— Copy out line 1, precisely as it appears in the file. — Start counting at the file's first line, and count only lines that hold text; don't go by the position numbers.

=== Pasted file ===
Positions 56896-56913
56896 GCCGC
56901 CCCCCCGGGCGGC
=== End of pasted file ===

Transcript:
Positions 56896-56913